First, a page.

Published: March 23 2011 18:41 | Last updated: March 23 2011 18:41
Shops in Salt Lake City will soon be able to accept gold Buffalo and Eagle coins (no foreign minted Napoleons or Krugerrands allowed), after a bill to make gold and silver legal tender passed Utah’s House and Senate.
The state does not trust the US Federal Reserve. However, visitors need not weigh down their pockets just yet.
The bill, which is under review by the governor, ends state taxes on the transfer of gold – they currently treat it as an asset and not as money – but until the federal government does the same, its green paper will have the edge.
This proto-gold standard in the American west is a rebuke and challenge to the Fed, and a reminder that easy monetary policy since 2007 has won the central bank many more enemies than friends.
“They’ve been a disaster,” says Jeff Bell, policy director of the American Principles Project, a conservative lobby group that has helped the Utah legislators and favours a return to the gold standard. “Mr [Ben] Bernanke, ever since he got on to the Fed, has been a force for fighting deflation and bringing interest rates down to the disappearing point.”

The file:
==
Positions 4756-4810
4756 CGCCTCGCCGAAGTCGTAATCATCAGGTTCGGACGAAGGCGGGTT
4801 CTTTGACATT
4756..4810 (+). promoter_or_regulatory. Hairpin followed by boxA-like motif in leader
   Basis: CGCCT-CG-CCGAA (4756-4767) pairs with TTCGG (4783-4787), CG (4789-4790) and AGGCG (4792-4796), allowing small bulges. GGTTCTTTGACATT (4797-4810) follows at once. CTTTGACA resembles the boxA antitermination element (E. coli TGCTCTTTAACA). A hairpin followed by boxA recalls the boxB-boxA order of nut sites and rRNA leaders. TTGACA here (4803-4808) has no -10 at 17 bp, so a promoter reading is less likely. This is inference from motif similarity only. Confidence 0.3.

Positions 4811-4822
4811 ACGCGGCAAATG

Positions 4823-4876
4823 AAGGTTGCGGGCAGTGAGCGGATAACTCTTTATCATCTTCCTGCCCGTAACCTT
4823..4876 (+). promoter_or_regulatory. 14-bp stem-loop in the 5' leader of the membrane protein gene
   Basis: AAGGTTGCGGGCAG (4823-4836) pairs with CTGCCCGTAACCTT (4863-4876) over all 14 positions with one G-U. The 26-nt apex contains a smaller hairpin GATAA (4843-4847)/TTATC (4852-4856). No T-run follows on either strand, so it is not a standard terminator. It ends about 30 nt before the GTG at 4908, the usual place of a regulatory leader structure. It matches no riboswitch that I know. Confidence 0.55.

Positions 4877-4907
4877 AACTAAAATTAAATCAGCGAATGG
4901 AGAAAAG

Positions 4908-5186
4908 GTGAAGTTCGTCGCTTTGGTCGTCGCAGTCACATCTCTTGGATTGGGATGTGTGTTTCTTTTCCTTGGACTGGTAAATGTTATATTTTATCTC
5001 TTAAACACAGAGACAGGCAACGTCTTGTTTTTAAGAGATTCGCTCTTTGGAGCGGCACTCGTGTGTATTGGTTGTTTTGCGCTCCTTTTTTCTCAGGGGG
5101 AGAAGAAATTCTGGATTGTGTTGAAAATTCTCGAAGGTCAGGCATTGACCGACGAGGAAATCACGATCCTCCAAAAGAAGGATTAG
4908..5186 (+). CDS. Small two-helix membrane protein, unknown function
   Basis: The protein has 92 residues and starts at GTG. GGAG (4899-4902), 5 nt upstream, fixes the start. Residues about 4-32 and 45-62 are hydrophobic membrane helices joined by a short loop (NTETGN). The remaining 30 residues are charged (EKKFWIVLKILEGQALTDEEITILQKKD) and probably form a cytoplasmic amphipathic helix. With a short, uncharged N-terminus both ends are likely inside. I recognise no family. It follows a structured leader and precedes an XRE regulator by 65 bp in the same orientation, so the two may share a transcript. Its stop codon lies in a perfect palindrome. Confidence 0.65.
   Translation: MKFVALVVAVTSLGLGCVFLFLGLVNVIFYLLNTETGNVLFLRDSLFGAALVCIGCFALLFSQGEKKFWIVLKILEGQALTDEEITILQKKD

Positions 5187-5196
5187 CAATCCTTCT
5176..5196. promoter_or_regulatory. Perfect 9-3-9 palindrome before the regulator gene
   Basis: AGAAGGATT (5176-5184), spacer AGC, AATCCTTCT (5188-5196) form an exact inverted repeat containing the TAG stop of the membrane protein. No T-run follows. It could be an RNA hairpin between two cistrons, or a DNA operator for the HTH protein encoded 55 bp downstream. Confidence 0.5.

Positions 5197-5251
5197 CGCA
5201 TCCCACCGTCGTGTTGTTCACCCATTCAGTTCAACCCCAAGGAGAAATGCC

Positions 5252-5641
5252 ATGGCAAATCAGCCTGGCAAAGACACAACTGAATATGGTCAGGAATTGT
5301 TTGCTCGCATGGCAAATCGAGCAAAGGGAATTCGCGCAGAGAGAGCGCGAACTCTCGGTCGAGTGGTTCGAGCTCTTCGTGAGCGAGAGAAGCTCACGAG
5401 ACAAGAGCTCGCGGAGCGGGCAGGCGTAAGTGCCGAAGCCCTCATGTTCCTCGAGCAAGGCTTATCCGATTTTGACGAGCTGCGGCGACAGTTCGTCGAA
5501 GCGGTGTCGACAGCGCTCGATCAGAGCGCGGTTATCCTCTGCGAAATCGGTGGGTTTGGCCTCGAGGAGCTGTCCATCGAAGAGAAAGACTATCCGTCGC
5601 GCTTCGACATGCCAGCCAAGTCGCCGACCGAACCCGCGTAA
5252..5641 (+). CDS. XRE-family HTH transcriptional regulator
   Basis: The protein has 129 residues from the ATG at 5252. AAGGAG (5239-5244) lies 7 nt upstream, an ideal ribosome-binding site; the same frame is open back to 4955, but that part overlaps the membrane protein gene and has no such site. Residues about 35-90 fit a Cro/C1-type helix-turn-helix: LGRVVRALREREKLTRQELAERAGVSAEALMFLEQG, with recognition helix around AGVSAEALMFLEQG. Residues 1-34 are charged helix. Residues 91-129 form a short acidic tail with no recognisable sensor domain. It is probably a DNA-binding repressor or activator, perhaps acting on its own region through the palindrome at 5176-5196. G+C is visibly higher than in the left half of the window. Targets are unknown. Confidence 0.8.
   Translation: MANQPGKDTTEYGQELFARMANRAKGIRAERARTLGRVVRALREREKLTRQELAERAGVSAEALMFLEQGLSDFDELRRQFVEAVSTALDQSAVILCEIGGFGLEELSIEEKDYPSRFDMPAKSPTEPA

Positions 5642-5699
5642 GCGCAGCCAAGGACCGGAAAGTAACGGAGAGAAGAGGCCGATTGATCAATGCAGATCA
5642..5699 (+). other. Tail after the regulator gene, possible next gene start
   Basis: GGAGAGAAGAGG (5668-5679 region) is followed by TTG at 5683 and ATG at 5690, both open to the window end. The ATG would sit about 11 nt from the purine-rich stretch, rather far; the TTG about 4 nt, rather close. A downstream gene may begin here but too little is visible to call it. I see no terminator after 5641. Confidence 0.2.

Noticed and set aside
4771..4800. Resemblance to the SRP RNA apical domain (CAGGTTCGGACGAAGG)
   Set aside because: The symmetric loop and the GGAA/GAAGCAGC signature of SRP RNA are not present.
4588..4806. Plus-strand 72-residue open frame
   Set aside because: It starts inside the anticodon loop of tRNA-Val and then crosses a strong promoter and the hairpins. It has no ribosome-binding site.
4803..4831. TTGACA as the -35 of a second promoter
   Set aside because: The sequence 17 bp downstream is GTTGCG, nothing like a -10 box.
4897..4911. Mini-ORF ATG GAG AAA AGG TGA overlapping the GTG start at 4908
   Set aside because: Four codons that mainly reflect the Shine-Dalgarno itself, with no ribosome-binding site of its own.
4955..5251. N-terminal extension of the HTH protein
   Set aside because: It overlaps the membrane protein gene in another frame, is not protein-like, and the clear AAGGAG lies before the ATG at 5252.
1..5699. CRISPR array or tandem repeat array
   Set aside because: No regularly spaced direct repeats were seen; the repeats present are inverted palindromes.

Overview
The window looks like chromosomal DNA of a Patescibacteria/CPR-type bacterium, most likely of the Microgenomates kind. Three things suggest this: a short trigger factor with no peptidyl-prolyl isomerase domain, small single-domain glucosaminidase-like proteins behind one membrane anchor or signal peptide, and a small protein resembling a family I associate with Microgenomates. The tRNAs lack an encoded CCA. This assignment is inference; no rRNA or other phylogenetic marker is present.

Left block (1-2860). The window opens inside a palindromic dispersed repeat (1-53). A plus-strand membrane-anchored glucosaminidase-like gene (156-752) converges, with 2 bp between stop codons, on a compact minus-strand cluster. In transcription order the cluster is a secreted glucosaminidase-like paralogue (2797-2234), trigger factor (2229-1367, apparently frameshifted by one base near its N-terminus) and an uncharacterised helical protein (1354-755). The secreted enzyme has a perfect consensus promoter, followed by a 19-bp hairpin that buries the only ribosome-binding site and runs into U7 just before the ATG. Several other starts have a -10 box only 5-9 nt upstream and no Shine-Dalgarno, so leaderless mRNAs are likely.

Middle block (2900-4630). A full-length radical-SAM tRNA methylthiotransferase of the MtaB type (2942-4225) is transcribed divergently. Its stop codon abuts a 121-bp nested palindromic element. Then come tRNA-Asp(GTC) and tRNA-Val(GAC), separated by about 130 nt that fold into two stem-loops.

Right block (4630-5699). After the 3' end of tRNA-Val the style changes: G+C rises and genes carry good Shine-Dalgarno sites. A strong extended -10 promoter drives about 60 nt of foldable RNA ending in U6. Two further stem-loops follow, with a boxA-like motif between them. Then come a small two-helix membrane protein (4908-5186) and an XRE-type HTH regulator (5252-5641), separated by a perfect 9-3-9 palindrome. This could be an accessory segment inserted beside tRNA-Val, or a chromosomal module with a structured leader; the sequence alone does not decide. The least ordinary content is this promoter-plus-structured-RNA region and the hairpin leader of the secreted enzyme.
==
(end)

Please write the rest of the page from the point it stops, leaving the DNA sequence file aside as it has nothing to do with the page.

Some conservatives believe this has devalued the dollar.
The Fed is unpopular with the US public, and several other states have recently been considering – with varying degrees of seriousness – similar legislation to Utah’s.
From 2003 to 2009 the percentage of people saying the Fed does a “good” or “excellent” job fell from 53 to 30 per cent, according to Gallup. A Bloomberg opinion poll last year found that 16 per cent of Americans want to abolish the central bank outright – although it did ask a leading question.
Read more here: FT.com / US / Economy & Fed - Utah raises standard in anti-Fed campaign